A critical part of working in a group is making sure everyone is on the same page. When balanced with regular time to regroup and reflect, collaboration can be a beautiful thing. Did the success of our team hinge upon and a piece of laminate and set of dry erase markets? Of course not, like most anything it’s merely a tool to facilitate productivity. But for me, nothing beats a creative brief, a cup of coffee and a good old whiteboard.

I Still Have Sand in My Shorts

Before joining the HLK sanctioned sand volleyball team, I made it very clear to Programmer/Designer and Team Captain Elise Hecht that volleyball was not really my sport. The last time I had ever tried to play volleyball was my junior year of high school in a class aptly named “Volleyball, Tennis & Badminton.” But once Elise explained that this volleyball was more “drink beer and trash talk” than “play volleyball,” I was committed.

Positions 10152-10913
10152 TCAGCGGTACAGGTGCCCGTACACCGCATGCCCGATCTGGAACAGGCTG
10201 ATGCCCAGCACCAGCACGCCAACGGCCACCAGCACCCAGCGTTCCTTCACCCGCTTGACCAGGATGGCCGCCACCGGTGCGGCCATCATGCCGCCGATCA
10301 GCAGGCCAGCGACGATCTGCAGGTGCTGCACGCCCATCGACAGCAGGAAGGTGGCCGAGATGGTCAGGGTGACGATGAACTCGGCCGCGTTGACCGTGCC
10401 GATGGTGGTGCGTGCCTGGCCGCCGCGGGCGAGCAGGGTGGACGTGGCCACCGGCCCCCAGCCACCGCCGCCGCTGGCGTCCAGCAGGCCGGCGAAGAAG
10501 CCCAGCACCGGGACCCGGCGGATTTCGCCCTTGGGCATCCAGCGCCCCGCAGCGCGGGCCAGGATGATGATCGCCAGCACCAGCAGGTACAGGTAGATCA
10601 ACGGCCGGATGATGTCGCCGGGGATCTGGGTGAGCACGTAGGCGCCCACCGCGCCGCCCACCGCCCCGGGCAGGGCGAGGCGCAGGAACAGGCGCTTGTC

At Trueman’s Place in Soulard, there’s a single beach-­like battleground tucked behind a pretty standard bar and patio. I quickly realize that whoever decided to put 30 foot tall nets around the court was a genius ­  volleyballs are quick to come flying towards those more intent on enjoying a beverage than playing the game. I arrived shortly before the 9PM game time and the team was warming up with a couple buckets of Anheuser­Busch products. So far, Elise was right about the “drink beer” part of the HLK volleyball.

After a few brews, we make our way to the court to actually warm up. Our opponent for the night? A slightly less rag­tag looking group with a few tall, muscular dudes in headbands. Things were looking grim. Then things started looking even more grim when the first serve came flying over the net — a scorching line drive headed straight for a spot in the sand completely void of HLK players.

One nothing.